Posted on December 23rd, 2008 by avikroy

This weekend the road trip in southern India was particularly rejuvenating. This trips are part of my practice to immerse myself in the realities of the aspirations , challenges and progress of the people in the Indian countryside. I reached Pondicherry from Bangalore by road on Sunday night . I decided to spend Monday in Auroville , a global city in making whose purpose is to realise human unity.

Auroville never fails to inspire me . It rests deeply on spiritual foundation of creating an environment where citizens of the world live to pursue the truth and give free expression to their inner calling and at the same time be of value to the community of Aurovillian . It balances the call for spiritual seeking and care for progress. This care for progress gets reflected in the material innovations they are supporting and trying to find practical applications. I had stimulating discussions with Aurovillians who are innovating in applications of solar technology, design of handicrafts and architecture. A day well spent in a place which vibrates with a creative and spiritual energy , in the evening i again hit the road to go to the temple town of Madurai. Filed under: Asia, India Avik Roy’s expertise includes business strategy, business modeling, process design and operations management.

Saturday, December 13, 2008

The universe isn't chaotic but is full of patterns and structures, coherences and relationships

To Applaud the Large Hadron Collider
by RY Deshpande on Mon 08 Dec 2008 11:14 PM IST Permanent Link Cosmos

And today! Wednesday 10 September 2008! It is a golden day in the annals of physics. It marks the beginning of a new set of experiments planned on a scale that never happened in the long and troubled days of mankind. Their findings are expected to throw light on the commencement and evolution of the universe in which we live. If matter is the foundation of this vast enterprise, then it becomes our natural curiosity also to know what really is there in matter that makes it so attractive, so potentially rich to give rise to this marvel of creation. That also means, possibly, the wonders that are locked in its bosom will be slowly disclosed to us, in the unfolding course of time. Could matter give away its secrets to us? Would it? Perhaps the Large Hadron Collider is but one small step in that mighty direction. It is built into the spirit of man that looks at its own depths and wonders how he arrived on the scene when nothing of the kind exists anywhere else.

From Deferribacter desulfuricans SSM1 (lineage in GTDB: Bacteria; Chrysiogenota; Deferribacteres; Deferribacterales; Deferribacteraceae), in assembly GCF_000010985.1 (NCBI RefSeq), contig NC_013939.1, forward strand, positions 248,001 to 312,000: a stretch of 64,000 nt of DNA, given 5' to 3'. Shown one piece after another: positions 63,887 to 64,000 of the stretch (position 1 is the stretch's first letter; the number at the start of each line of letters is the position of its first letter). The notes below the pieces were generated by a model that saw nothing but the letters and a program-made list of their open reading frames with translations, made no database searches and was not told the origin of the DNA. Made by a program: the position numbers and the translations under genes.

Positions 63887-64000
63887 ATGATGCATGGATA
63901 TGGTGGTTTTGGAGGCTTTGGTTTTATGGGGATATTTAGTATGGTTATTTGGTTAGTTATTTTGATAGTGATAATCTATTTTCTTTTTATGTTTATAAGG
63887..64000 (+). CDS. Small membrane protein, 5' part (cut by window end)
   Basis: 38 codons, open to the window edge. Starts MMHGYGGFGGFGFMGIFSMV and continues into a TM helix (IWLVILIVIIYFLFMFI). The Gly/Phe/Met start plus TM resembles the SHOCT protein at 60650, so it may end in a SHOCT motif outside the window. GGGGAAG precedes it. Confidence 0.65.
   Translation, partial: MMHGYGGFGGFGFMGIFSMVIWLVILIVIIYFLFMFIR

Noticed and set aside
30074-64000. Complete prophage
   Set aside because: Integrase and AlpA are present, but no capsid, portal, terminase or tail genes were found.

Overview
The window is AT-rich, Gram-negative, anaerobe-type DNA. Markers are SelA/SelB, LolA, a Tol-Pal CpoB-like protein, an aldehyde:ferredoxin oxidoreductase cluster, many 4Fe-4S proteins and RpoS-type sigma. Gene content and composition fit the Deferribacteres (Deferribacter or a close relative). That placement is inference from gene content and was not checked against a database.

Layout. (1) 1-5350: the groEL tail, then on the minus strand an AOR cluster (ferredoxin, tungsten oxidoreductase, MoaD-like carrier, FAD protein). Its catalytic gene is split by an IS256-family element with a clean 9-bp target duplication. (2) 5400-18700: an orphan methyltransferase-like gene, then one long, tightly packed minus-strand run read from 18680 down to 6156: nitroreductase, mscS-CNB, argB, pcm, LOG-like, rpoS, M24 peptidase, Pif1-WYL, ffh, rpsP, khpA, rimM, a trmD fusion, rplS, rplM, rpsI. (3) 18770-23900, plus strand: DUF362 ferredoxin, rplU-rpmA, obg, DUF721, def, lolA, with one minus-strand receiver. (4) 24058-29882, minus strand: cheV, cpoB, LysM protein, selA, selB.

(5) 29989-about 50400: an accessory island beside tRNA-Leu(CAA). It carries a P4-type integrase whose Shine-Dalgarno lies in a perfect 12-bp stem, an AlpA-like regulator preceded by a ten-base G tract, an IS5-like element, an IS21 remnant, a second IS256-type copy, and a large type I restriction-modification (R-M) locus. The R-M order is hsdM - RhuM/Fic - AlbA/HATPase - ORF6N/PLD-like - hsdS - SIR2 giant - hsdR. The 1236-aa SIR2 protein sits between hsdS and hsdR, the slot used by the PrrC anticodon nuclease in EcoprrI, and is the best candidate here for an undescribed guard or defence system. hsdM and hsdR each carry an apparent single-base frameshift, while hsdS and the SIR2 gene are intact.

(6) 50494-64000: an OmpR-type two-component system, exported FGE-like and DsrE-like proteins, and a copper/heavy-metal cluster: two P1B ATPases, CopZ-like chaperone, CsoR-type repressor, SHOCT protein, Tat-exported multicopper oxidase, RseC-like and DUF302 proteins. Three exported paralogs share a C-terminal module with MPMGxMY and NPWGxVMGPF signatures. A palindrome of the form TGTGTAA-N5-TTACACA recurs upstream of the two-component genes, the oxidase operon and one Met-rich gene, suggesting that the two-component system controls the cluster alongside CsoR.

The Collider is a huge circular machine, of 9 kilometer diameter, and is housed in a 100-meter deep underground tunnel. Located at CERN, the European Centre for Nuclear Research, near Geneva, it straddles France and Switzerland.

The building of the Collider spread over a period of 14 years with its cost building into $8 billion. At its full power trillions of protons will whiz around the 27 kilometer circumference, 11 245 times a second. The machine will have superconducting magnets operated at 2 K; it will need 10 000 tons of liquid nitrogen and 60 tons of liquid helium. The beams of protons will travel through ultra-high vacuum, emptier than the interplanetary space. The collision of the two proton beams coming from opposite directions will produce temperatures of the order of 100 000 times larger than the temperature in the interior of the sun. Four eyes suitably located will observe the products of the collision. 15 million gigabytes of data will be generated every year. 80,000 computers set all over the world will get busy in processing them. Some 10,000 physicists and engineers from 100 countries are occupied in this super-massive enterprise. It is expected to mark the beginning of a new era of discovery in physics, with the full power of the machine coming into play probably less than a year away.

Collision of the two proton beams will recreate conditions that existed a trillionth of a second after the big bang moment. It is thus hoped to provide clues about the factors that dominated at the time of the birth of the universe. The machine has captured public imagination,—and rightly so. This is wonderful; yet there are quite a few also who are worried about “The X Factor”.

There are others who naively ask in what way the information coming from the scientific investigations is going to serve the cause of humanity. Using so many scientists and putting so much of material into the experiment is a waste—they think. The money spent on it could be used to alleviate the poverty of fellow human beings. The $8 billion spent on the LHC could have been used on feeding or sheltering the people in poor countries. Luckily this instant emotionalism does not touch us in the larger perspective of things. Such statements are not at all new to science, and one just moves on. Science demands experimentation—and the prince is willing to open the treasury. That itself is the great march of civilization, perhaps happening for the first time after the House of Wisdom established by the Abbasids about 1200 years ago. But the sheer magnitude and concentration of effort that are present in our age are absolutely phenomenal. We owe all this greatly to the liberal atmosphere and the free spirit of inquiry that is prevalent today.